From the day I strung my first sentence together, it seems as though I have never been at a loss for words. It was the words of the countless books I read as a child that kept me from going mad within my desperate surroundings. It was the enchanting tales of other children, stuck in situations far worse than my parents’ unhappy marriage, that allowed me to dream that everyone deserved some happiness in their lifetime. Some got their happiness in steady drips throughout their lives; other got a jolt of it in the later half.
As I got older, words- lots of words, kept my mind busy. It helped drown out the vicious voice of my ever critical subconscious forever chastising me. If my words made you laugh, your laughter soothed me. If I made you laugh, I couldn't be all that bad.
I know that the ability to communicate is an incredible gift. But in my life, there have been times when words have been inadequate, at best. Walking down the aisle and seeing my smiling groom waiting for me. Finding out I was pregnant. Seeing a tiny blip that was my unborn child's heart. Seeing my firstborn son for the first time. Witnessing my father passing from this Earth. Finding out I was pregnant a second time. Seeing my second son for the first time. Finding out I was pregnant a third time. Seeing my precious last baby's face for the first time.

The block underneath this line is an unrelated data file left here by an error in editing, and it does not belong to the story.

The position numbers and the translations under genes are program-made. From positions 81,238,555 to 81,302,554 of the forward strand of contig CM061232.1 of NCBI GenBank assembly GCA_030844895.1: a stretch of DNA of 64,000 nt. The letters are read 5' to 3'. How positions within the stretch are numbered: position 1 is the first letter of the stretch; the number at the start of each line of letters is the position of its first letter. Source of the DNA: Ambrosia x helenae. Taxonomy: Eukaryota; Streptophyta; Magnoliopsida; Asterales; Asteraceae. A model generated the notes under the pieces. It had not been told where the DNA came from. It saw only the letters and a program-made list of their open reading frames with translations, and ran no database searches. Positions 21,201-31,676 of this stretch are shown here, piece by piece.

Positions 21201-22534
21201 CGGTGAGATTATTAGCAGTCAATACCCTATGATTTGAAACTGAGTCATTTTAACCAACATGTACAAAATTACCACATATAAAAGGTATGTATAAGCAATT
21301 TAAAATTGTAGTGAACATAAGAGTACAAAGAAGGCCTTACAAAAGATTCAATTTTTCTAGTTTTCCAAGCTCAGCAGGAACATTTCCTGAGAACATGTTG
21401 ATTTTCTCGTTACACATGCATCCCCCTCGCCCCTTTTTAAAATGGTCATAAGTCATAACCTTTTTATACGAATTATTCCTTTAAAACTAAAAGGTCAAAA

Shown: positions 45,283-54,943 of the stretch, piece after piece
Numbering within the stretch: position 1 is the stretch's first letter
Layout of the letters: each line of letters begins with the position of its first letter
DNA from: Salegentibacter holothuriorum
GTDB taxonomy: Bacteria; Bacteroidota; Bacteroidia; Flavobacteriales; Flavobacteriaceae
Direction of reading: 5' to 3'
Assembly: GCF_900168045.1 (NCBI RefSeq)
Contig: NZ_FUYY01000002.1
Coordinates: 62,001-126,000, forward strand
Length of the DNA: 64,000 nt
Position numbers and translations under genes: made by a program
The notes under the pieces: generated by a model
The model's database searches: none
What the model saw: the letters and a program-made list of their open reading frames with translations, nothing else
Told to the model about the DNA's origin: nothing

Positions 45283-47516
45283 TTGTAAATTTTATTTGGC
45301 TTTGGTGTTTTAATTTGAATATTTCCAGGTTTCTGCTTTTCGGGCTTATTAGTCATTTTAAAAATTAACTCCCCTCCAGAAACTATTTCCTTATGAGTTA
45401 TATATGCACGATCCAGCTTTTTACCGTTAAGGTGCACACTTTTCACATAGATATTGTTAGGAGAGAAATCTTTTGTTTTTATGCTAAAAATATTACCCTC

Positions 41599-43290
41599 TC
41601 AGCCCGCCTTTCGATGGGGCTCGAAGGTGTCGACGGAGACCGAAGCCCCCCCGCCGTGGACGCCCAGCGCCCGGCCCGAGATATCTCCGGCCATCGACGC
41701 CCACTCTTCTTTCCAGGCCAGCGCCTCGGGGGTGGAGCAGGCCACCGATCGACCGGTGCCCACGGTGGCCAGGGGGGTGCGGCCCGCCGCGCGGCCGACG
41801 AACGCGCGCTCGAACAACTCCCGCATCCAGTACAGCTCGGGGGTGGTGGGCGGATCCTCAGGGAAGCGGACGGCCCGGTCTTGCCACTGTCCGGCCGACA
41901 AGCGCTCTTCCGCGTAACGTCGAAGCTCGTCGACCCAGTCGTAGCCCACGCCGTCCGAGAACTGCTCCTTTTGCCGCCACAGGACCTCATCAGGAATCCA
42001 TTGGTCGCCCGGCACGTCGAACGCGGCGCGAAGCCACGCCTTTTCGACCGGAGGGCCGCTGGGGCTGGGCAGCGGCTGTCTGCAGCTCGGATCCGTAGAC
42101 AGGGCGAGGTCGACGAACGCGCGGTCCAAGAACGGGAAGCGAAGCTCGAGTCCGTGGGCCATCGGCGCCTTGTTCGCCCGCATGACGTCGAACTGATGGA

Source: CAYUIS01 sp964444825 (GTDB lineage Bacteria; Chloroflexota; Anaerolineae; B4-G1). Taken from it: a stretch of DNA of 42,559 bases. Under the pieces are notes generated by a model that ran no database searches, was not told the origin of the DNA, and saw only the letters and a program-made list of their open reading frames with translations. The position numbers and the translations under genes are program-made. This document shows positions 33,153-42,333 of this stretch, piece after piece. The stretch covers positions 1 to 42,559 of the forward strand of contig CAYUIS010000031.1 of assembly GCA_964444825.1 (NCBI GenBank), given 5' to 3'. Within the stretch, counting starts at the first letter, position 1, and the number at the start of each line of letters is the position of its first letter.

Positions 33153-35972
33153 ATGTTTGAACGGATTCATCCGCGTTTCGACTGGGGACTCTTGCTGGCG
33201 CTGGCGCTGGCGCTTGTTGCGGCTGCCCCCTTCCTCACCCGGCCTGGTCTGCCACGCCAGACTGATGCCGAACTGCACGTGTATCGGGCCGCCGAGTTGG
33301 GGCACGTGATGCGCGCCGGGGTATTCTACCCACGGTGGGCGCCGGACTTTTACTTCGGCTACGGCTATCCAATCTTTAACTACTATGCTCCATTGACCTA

The list is endless...
How can you put into words the emotions that threaten to pull you under, both in good and bad ways? In that raging sea of emotions, words are like flotation devices; they help keep you above water, but they will not swim you to shore.
But what good are words if they are mindless sounds that escape bodies, with no real purpose? What happens when there is no feeling, no meaning behind them? What is the point? Yet, I have been responsible for more noise pollution than I am comfortable to admit. I am not proud of myself.
Perhaps it was having children, but I began to look forward to the brief instances when there was a bit of quiet in the house. Granted, too much silence (is there such a thing if you are a parent?) would put me in panic mode. Surely, anyone who has a child knows that too much quiet usually means a hurt child, a super-clogged, overflowing toilet, or an unauthorized masterpiece on pristine walls.
Still, silence amongst adults was incredibly uncomfortable.
And then, a gift. I was assigned a single classroom to myself. No teaching partner to share the space. Planning time with no one in the room with me. I was forced into quieting myself. I learned to cope. I used the time to acclimate myself to just being.
It became a spiritual exercise, and one that would come in handy. Observing. Listening. To listen to my own heart. To trust myself with my own decisions. To finally become comfortable within my own skin.
I had finally found the silent Ying to my loquacious Yang.
And, in that silence, I finally found my voice.
I found that words are powerful. You don't forget the throb when someone's words cut through your soul like a knife, so I choose my words cautiously.
You don't forget the delight when someone makes mention of something you have done with no intention of recognition, so I make a point of reminding people of the good within them.
You don't forget the joy you feel when you hear "I love you" from those you hold dear, so I make sure I say those words as often as I can, while I can.
And in the meantime, I listen.
And the words will come, as they always do.